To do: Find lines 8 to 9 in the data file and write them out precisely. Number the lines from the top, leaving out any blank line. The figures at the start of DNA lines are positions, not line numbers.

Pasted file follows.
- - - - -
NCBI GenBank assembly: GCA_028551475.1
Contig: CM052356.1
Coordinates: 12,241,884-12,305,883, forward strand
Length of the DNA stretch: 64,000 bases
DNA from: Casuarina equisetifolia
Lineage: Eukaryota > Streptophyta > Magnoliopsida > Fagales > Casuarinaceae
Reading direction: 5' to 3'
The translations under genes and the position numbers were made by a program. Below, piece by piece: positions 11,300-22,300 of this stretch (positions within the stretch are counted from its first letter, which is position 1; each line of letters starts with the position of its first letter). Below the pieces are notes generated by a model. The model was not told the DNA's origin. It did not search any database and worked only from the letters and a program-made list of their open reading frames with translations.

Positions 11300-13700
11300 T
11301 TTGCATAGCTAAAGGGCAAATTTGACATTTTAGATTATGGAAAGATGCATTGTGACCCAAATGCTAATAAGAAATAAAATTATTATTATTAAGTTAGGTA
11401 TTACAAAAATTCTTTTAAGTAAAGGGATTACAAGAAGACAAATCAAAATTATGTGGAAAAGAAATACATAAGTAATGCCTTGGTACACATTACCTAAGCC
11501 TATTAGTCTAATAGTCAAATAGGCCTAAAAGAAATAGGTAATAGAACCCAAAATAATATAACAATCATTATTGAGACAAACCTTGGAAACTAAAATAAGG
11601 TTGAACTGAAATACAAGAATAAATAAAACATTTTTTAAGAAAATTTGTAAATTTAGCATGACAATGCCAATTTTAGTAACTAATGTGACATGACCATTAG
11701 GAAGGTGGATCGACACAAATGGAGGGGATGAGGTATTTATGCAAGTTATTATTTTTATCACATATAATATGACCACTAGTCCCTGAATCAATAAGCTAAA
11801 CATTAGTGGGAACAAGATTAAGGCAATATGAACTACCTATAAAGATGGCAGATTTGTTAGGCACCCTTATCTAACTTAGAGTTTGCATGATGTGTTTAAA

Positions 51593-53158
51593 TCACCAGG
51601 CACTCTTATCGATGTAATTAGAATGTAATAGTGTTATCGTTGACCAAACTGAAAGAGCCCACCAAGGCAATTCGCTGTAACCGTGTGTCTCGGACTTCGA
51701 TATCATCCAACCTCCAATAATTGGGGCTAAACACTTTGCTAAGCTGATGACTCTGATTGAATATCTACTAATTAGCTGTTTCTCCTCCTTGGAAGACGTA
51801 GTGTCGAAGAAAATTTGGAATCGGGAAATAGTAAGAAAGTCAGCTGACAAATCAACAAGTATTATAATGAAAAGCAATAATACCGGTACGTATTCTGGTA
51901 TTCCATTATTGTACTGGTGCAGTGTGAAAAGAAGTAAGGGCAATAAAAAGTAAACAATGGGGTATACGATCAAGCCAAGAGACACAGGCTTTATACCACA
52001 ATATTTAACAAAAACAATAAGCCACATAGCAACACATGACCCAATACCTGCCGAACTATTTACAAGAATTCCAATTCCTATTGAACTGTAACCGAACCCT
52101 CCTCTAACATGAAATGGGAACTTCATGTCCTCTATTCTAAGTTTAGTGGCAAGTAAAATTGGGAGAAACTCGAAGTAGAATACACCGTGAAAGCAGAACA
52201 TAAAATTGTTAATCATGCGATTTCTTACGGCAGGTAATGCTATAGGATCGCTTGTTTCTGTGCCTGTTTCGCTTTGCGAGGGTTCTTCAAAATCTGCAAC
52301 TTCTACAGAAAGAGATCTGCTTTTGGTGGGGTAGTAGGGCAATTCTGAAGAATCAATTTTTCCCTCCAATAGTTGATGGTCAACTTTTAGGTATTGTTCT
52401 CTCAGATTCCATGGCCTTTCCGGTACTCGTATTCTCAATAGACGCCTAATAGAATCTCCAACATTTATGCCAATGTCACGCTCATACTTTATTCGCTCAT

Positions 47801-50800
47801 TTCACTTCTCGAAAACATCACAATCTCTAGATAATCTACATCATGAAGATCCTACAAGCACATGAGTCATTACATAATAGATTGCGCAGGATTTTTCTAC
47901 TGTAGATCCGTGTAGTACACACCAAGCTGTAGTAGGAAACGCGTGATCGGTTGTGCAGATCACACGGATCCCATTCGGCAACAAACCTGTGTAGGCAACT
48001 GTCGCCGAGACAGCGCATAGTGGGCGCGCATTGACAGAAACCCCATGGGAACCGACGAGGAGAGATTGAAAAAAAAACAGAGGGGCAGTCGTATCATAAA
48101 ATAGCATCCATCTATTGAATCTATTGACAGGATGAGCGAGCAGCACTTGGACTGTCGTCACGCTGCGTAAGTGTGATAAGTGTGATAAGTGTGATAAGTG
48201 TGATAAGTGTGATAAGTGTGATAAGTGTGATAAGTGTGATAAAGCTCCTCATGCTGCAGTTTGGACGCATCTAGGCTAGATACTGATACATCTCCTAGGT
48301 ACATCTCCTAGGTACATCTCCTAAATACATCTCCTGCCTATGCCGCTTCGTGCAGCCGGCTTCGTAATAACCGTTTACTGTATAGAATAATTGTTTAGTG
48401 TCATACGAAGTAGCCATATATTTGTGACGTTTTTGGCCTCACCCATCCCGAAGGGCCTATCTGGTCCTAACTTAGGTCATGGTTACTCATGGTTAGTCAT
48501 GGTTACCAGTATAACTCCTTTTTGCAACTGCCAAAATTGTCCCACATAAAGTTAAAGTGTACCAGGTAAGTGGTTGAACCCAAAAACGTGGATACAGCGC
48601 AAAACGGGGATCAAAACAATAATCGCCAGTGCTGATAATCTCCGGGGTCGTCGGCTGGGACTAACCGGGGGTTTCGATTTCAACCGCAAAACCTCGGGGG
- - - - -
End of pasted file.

The translations under genes and the position numbers were made by a program. Below, piece by piece: positions 11,300-22,300 of this stretch (positions within the stretch are counted from its first letter, which is position 1; each line of letters starts with the position of its first letter). Below the pieces are notes generated by a model. The model was not told the DNA's origin. It did not search any database and worked only from the letters and a program-made list of their open reading frames with translations.

Positions 11300-13700